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Aruna Narayan Kalle is the first female musician to play the Sarangi, a North Indian stringed instrument. (Handout)
Aruna Narayan Kalle is the first female musician to play the Sarangi, a North Indian stringed instrument. (Handout)

First female sarangi musician shares love of folk tradition Add to ...

Every week for the past three years, Mark Reczkiewicz has been making the long trek from Toronto to Thornhill where he goes to learn the sarangi, a North Indian stringed instrument of classical Hindustani music.

His music teacher is Aruna Narayan Kalle, daughter of renowned sarangi maestro Pandit Ram Narayan. In India, where music traditions move from generation to generation and music is practically learned from the mother’s womb, Ms. Kalle began the training process rather late, at the age of 18. Initially, it was like a full-time job: She practised eight hours a day for at least six to seven years.

Ms. Kalle is the first female musician to play the bowed instrument, the origins of which can be traced to 5th and 6th century sculptures, professionally and she has performed all over the world. She has also presented the works of new composers with the Endymion Ensemble of the UK, the San Francisco East Bay Symphony and at the BBC Proms at Royal Albert Hall in London.

“I don’t like to harp on the fact that women have never played this instrument professionally before, as this is technically one of the most difficult instruments to play,” says Ms. Kalle, who has lived in Toronto for the past 20 years. She is performing in the Harbourfront Summer in the Garden series July 25 in Toronto Music Garden, 475 Queens Quay West.

She’s been featured in several international and Hollywood films and she regularly teaches in the school system.

Trained in western classical music, Mr. Reczkiewicz has visited India three times, and first began to learn to play the sarangi with Rajasthani musicians from the Musafir (traveller) group when he travelled to India in 2007.

"My own family background is Romani and I was of course very interested in hearing about Indian gypsies and how they travel around especially to Eastern Europe. I was curious to see what the musicians do and found that many of the musicians on the road performing this Rajasthani folk music are classically trained musicians working in Jaipur. Part of that has been to understand that stereotype of the gypsy and how it travels through music. But the other part of it has been a love of music. I simply love music and learning the Rajasthani folk tradition and learning the Hindustani classical has just been an enjoyable part of doing this research."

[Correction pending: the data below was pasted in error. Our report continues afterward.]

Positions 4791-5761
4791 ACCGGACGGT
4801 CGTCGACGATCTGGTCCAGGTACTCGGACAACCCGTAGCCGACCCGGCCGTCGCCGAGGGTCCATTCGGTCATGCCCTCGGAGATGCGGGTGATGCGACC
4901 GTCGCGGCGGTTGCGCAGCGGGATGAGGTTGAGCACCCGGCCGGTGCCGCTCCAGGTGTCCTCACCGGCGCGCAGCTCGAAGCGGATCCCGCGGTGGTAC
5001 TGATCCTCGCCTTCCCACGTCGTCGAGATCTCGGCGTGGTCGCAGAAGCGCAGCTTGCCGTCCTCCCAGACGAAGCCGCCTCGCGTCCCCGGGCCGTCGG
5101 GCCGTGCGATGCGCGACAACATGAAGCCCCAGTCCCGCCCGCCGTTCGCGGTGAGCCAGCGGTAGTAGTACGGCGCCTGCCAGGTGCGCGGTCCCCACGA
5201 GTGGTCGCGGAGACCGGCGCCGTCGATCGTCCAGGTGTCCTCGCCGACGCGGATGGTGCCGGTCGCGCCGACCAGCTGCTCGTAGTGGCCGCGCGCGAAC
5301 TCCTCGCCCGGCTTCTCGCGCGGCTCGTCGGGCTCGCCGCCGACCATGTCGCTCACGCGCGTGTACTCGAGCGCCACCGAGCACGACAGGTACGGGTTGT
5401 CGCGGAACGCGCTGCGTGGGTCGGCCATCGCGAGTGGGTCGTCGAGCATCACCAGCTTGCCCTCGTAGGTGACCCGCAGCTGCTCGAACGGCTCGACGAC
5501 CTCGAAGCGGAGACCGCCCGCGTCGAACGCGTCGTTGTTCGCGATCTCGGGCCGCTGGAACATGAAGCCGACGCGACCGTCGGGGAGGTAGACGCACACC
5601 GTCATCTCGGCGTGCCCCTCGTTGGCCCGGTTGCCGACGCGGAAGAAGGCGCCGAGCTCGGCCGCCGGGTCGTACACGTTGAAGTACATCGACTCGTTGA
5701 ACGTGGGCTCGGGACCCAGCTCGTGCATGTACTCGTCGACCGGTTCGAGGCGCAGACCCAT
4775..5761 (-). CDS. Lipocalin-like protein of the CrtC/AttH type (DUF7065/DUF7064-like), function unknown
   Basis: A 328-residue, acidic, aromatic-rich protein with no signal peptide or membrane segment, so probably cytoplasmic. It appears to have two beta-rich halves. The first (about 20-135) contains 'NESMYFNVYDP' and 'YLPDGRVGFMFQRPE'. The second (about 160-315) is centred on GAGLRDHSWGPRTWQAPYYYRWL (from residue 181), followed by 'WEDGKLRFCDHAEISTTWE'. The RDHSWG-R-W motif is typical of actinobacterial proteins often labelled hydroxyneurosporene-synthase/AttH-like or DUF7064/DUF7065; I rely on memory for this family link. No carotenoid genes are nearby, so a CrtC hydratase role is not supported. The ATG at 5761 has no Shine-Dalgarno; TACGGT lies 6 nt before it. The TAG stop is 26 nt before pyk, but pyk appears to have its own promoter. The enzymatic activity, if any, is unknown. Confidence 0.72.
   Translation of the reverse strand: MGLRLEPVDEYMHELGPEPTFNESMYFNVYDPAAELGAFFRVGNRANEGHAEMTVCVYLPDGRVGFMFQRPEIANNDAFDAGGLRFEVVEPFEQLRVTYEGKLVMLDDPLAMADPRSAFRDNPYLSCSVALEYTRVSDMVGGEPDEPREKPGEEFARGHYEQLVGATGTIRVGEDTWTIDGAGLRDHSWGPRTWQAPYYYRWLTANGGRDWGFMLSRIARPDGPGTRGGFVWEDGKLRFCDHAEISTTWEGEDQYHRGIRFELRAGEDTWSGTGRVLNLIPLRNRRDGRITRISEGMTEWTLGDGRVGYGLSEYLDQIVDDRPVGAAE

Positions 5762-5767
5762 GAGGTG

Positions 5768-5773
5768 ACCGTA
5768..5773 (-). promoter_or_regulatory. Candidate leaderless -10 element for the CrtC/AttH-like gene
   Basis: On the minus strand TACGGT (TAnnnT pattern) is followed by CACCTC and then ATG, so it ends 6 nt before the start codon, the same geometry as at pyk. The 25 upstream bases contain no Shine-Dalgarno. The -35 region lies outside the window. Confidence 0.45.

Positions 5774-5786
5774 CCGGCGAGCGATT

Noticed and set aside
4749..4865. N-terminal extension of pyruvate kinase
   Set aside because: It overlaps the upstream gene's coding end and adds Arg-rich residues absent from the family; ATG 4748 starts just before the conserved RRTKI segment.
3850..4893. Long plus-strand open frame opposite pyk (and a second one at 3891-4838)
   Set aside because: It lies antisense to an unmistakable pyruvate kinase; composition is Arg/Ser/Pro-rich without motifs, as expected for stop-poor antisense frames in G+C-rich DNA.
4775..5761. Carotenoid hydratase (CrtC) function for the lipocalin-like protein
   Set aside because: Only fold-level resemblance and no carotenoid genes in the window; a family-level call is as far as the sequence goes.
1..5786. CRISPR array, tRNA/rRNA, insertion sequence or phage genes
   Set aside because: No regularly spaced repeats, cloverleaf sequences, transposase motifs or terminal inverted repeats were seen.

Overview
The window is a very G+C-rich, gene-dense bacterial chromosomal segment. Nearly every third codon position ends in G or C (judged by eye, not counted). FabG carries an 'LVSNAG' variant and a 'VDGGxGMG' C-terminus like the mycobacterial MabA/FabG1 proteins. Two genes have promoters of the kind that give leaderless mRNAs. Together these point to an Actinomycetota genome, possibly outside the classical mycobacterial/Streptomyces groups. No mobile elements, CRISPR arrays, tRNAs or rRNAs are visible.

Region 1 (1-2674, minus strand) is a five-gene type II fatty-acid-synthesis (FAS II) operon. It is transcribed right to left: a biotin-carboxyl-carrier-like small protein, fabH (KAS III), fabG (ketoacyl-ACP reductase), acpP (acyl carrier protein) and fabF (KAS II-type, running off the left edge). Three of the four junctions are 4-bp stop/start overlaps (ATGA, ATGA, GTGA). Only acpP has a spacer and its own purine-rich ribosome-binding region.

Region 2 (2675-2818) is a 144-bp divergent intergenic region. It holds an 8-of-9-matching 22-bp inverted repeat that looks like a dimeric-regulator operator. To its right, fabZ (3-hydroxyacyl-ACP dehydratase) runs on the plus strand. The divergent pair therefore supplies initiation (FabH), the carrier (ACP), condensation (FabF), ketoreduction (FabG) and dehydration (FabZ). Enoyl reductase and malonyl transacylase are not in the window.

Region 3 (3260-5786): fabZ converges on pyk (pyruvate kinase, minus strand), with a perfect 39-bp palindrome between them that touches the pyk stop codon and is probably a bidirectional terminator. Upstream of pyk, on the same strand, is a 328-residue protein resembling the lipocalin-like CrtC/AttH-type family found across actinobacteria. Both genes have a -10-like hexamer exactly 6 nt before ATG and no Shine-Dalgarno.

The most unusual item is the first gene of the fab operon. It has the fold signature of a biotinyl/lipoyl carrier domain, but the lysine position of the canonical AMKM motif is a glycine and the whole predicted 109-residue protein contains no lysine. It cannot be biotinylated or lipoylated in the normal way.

The musician found his teacher by fluke.

“I was actually on the Internet looking to buy one of her father’s recordings. Instead, I found Aruna Narayan in Toronto. I attended her concert at the lakefront and watched her play; it was so kind and gentle and sincere on stage. It wasn’t arrogant in the slightest. I was so nervous when I approached her, but she said ‘Come, we’ll see what we can do.’ I couldn’t tell you how lucky, how fortunate I am to have such a great teacher.”

“And the same for me,” says Ms. Kalle. “To have Mark as a friend, as a student, but more than that, to teach the music that I love.”

“What better place than to promote this in Toronto, the cultural capital of Canada,” she says sitting cross-legged on the floor as she tunes her Sarangi.

“I want to promote this by teaching more, playing more not just for Indian audiences, but to play as a classical musician in the mainstream. Unfortunately, music audiences here are only aware of couple of classical musicians from India,” says Ms. Kalle.

“It’s just as vital to be creative, as it is to study. There should be increased exposure to music at the school level, in universities and colleges. When the young minds grow and develop, they would have listened to all kinds of diverse music and different types of culture and it will not seem such an alien concept,” she says.

Special to The Globe and Mail

 

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